An increasing number of smart devices are entering our homes to support us in our everyday life. Many of such devices are equipped with automatic speech recognition (ASR) to make their handling even more convenient. While we rely on ASR systems to understand the spoken commands, it has been shown that adversarial attacks can fool ASR systems [1, 2, 3, 4]. These attacks add (to some extent) imperceptible noise to the original audio, which fools the ASR system to output a false—attacker-chosen—transcription.
This manipulated transcription can be especially dangerous in security- and safety-critical environments such as smart homes or self-driving cars. In such environments, audio adversarial examples may, for example, be used to deactivate alarm systems or to place unwanted online orders.
There have been numerous attempts to tackle the problem of adversarial examples in neural networks (NNs). However, it has been shown that the existence of these examples is a consequence of the high dimensionality of NN architectures [5, 6]. To defend against adversarial attacks, several approaches aim e. g., at making their calculation harder by adding stochasticity and reporting prediction uncertainties [7, 8, 9]. Ideally, the model should display high uncertainties if and only if abnormal observations like adversarial examples or out-of-distribution data are fed to the system. Akinwande et al.  and Samizade et al. 
used anomaly detection, either in the network’s activations or directly on raw audio, to detect adversarial examples. However, both methods are trained for defined attacks and are therefore easy to circumvent. Zeng et al.  have combined the output of multiple ASR systems and calculated a similarity score between the transcriptions. Nevertheless, due to the transferability-property of adversarial examples to other models, this countermeasure is not guaranteed to be successful . Yang et al.  also utilize temporal dependencies of the input signal. For this, they compare the transcription of the entire utterance with a segment-wise transcription of the utterance. In case of a benign example, both transcriptions should be the same, which will typically not be the case for an adversarial example. Other works leveraged uncertainty measures to improve the robustness of ASR systems in the absence of adversarial examples. Vyas et al.  used dropout and the respective transcriptions to measure the reliability of the ASR system’s prediction. Abdelaziz et al.  and Huemmer et al.  have previously utilized the propagation of observation uncertainties through the layers of a neural network acoustic model via Monte Carlo sampling to increase the reliability of these systems under acoustic noise.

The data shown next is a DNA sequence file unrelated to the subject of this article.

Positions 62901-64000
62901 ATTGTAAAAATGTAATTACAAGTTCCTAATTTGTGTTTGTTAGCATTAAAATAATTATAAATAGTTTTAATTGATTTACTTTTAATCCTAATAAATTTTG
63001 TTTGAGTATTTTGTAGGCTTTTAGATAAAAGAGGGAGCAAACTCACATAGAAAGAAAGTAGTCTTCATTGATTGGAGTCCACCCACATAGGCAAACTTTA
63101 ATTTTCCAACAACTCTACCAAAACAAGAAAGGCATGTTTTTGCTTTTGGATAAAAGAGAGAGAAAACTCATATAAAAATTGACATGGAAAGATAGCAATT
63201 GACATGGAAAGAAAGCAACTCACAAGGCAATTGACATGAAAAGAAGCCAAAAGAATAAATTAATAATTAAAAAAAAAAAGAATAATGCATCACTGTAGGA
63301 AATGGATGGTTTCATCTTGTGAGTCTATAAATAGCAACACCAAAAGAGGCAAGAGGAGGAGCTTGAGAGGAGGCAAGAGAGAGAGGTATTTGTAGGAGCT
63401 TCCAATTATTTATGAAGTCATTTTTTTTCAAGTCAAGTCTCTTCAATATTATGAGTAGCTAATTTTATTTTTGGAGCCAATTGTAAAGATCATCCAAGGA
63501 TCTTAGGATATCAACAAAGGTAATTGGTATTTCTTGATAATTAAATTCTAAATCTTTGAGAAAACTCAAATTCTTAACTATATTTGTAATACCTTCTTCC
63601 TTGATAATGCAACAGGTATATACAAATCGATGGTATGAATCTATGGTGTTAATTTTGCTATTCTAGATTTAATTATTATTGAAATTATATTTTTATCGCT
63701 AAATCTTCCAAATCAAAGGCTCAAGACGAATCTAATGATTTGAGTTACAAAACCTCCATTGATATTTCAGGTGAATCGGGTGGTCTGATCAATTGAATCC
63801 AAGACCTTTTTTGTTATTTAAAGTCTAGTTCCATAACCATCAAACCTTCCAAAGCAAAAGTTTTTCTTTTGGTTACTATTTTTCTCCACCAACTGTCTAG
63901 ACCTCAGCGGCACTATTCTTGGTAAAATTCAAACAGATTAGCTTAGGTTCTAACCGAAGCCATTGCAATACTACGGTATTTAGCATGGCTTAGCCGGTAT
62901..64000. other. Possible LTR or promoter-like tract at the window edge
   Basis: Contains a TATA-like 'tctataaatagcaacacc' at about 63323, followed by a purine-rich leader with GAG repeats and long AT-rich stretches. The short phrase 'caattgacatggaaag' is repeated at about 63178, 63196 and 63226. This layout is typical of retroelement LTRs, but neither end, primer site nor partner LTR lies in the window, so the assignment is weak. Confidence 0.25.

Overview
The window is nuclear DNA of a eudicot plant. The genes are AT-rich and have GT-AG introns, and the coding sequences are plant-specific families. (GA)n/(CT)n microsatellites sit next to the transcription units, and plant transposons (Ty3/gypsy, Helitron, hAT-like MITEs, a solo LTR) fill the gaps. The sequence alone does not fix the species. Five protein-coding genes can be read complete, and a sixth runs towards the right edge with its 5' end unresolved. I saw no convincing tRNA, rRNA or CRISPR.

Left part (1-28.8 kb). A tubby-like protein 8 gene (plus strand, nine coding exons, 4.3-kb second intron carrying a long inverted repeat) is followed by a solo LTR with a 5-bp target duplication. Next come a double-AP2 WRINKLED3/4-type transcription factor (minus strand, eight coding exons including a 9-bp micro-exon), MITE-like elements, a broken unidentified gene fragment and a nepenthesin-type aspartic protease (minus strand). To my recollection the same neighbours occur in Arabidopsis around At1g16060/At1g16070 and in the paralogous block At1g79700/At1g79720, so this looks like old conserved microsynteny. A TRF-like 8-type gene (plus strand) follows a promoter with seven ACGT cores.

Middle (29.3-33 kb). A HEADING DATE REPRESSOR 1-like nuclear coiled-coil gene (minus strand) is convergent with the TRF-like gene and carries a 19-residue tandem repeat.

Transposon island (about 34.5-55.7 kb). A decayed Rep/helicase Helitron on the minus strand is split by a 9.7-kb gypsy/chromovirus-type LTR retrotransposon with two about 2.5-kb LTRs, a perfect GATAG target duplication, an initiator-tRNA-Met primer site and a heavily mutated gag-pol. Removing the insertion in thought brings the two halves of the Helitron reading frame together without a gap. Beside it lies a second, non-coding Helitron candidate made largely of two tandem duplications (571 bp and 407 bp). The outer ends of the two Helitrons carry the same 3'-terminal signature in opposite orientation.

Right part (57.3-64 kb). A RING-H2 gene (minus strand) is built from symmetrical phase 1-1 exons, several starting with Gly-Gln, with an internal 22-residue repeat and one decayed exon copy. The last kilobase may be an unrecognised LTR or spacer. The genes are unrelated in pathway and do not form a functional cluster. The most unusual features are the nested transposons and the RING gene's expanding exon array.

We combine the insights about uncertainty quantification from the deep learning community with ASR systems to improve the robustness against adversarial attacks. For this purpose, we make the following contributions:
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We train a one-class classifier by fitting a normal distribution on the values w.r.t. these measure for an exemplary set of benign examples. Adversarial examples can then be detected as outliers of the learned distribution. Compared to previous work, this has the advantage that we do not need any adversarial examples to train the classifier and are not tailored to specific kinds of attacks.
The results show that we are able to detect adversarial examples with an area under the receiver operating characteristic curve score of more than 0.99 using the NNs output entropy. Additionally, the NNs used for uncertainty quantification are less vulnerable to adversarial attacks when compared to a standard feed-forward neural network. The code is available atgithub.com/rub-ksv/uncertaintyASR.
In the following, we briefly outline the estimation of adversarial examples for hybrid ASR systems and introduce a set of approaches for uncertainty quantification in neural networks.
2.1 Adversarial Examples
For simplicity, we assume that the ASR system can be written as a function , which takes an audio signal as input and maps it to its most likely transcription , which should be consistent or at least close to the real transcription . Adversarial examples are a modification of , where specific minimal noise is added to corrupt the prediction, i. e., to yield .